13. Rodriguez, Francisco & Sachs, Jeffrey D, 1999. "Why Do Resource-Abundant Economies Grow More Slowly?," Journal of Economic Growth, Springer, vol. 4(3), pages 277-303, September.
    14. van der Ploeg, Frederick & Poelhekke, Steven, 2010. "The pungent smell of "red herrings": Subsoil assets, rents, volatility and the resource curse," Journal of Environmental Economics and Management, Elsevier, vol. 60(1), pages 44-55, July.
    15. Frederick van der Ploeg, 2011. "Natural Resources: Curse or Blessing?," Journal of Economic Literature, American Economic Association, vol. 49(2), pages 366-420, June.
    16. Bjorvatn, Kjetil & Farzanegan, Mohammad Reza & Schneider, Friedrich, 2012. "Resource Curse and Power Balance: Evidence from Oil-Rich Countries," World Development, Elsevier, vol. 40(7), pages 1308-1316.
    17. Arezki, Rabah & Brückner, Markus, 2011. "Oil rents, corruption, and state stability: Evidence from panel data regressions," European Economic Review, Elsevier, vol. 55(7), pages 955-963.
    18. Vedi Hadiz & Richard Robison, 2005. "Neo-liberal Reforms and Illiberal Consolidations: The Indonesian Paradox," Journal of Development Studies, Taylor & Francis Journals, vol. 41(2), pages 220-241.
    19. Pesaran, H. Hashem & Shin, Yongcheol, 1998. "Generalized impulse response analysis in linear multivariate models," Economics Letters, Elsevier, vol. 58(1), pages 17-29, January.
    20. Raddatz, Claudio, 2007. "Are external shocks responsible for the instability of output in low-income countries?," Journal of Development Economics, Elsevier, vol. 84(1), pages 155-187, September.
    21. Daron Acemoglu & Simon Johnson & James A. Robinson & Pierre Yared, 2008. "Income and Democracy," American Economic Review, American Economic Association, vol. 98(3), pages 808-842, June.
    22. Michael Alexeev & Robert Conrad, 2009. "The Elusive Curse of Oil," The Review of Economics and Statistics, MIT Press, vol. 91(3), pages 586-598, August.
    23. Halvor Mehlum & Karl Moene & Ragnar Torvik, 2006. "Cursed by Resources or Institutions?," The World Economy, Wiley Blackwell, vol. 29(8), pages 1117-1131, August.
    24. Xavier Sala-i-Martin & Arvind Subramanian, 2013. "Addressing the Natural Resource Curse: An Illustration from Nigeria," Journal of African Economies, Centre for the Study of African Economies (CSAE), vol. 22(4), pages 570-615, August.
    25. Holtz-Eakin, Douglas & Newey, Whitney & Rosen, Harvey S, 1988. "Estimating Vector Autoregressions with Panel Data," Econometrica, Econometric Society, vol. 56(6), pages 1371-1395, November.
    26. Davis, Graham A. & Vásquez Cordano, Arturo L., 2013. "The fate of the poor in growing mineral and energy economies," Resources Policy, Elsevier, vol. 38(2), pages 138-151.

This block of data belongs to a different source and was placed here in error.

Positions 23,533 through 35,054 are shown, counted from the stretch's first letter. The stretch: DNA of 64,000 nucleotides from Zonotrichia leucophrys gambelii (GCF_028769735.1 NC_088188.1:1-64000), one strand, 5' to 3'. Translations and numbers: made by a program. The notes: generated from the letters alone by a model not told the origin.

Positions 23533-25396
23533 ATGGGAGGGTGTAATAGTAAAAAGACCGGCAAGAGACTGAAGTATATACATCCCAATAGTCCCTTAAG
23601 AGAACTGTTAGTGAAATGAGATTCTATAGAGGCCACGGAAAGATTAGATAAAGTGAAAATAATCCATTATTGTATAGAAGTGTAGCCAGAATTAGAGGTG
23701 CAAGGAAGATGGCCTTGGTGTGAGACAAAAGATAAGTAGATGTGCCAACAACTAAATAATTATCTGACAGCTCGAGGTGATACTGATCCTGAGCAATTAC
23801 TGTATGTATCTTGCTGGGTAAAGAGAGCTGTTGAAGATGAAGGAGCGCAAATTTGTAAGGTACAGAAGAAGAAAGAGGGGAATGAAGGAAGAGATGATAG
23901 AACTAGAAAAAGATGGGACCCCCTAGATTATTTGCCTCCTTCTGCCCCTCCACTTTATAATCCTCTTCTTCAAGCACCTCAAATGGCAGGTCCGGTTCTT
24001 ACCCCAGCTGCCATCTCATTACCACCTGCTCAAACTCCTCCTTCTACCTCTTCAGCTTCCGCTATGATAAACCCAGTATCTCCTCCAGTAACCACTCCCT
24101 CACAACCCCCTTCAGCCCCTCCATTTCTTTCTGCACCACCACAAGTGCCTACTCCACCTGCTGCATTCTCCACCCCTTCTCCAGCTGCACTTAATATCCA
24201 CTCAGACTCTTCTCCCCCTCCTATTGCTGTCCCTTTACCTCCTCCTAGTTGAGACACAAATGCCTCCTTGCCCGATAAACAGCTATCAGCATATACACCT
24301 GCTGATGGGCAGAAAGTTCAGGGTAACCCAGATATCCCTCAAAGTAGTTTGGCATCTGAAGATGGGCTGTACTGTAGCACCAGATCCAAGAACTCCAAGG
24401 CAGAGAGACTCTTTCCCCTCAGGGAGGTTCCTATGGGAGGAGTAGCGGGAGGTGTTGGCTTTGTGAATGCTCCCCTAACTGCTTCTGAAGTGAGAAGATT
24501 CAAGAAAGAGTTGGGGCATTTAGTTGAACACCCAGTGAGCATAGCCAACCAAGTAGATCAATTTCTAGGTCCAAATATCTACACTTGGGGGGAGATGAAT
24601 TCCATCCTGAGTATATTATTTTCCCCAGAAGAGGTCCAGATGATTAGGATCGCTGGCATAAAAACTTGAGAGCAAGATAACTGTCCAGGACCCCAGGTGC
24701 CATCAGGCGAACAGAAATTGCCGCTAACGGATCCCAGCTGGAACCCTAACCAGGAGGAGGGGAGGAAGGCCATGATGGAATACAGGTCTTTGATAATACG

27. Frankel, Jeffrey A., 2010. "The Natural Resource Curse: A Survey," Scholarly Articles 4454156, Harvard Kennedy School of Government.
    28. Hodler, Roland, 2006. "The curse of natural resources in fractionalized countries," European Economic Review, Elsevier, vol. 50(6), pages 1367-1386, August.
    29. Daron Acemoglu & Simon Johnson & James A. Robinson, 2002. "Reversal of Fortune: Geography and Institutions in the Making of the Modern World Income Distribution," The Quarterly Journal of Economics, Oxford University Press, vol. 117(4), pages 1231-1294.
    30. Andersen, Jørgen Juel & Aslaksen, Silje, 2008. "Constitutions and the resource curse," Journal of Development Economics, Elsevier, vol. 87(2), pages 227-246, October.
    31. Sachs, Jeffrey D. & Warner, Andrew M., 1999. "The big push, natural resource booms and growth," Journal of Development Economics, Elsevier, vol. 59(1), pages 43-76, June.
    32. Cavalcanti, Tiago V. de V. & Mohaddes, Kamiar & Raissi, Mehdi, 2011. "Growth, development and natural resources: New evidence using a heterogeneous panel analysis," The Quarterly Review of Economics and Finance, Elsevier, vol. 51(4), pages 305-318.
    33. Boyce, John R. & Herbert Emery, J.C., 2011. "Is a negative correlation between resource abundance and growth sufficient evidence that there is a "resource curse"?," Resources Policy, Elsevier, vol. 36(1), pages 1-13, March.
    34. Paul Collier & Anke Hoeffler, 2005. "Resource Rents, Governance, and Conflict," Journal of Conflict Resolution, Peace Science Society (International), vol. 49(4), pages 625-633, August.
    35. Sims, Christopher A, 1980. "Macroeconomics and Reality," Econometrica, Econometric Society, vol. 48(1), pages 1-48, January.
    36. Apergis, Nicholas & Payne, James E., 2014. "The oil curse, institutional quality, and growth in MENA countries: Evidence from time-varying cointegration," Energy Economics, Elsevier, vol. 46(C), pages 1-9.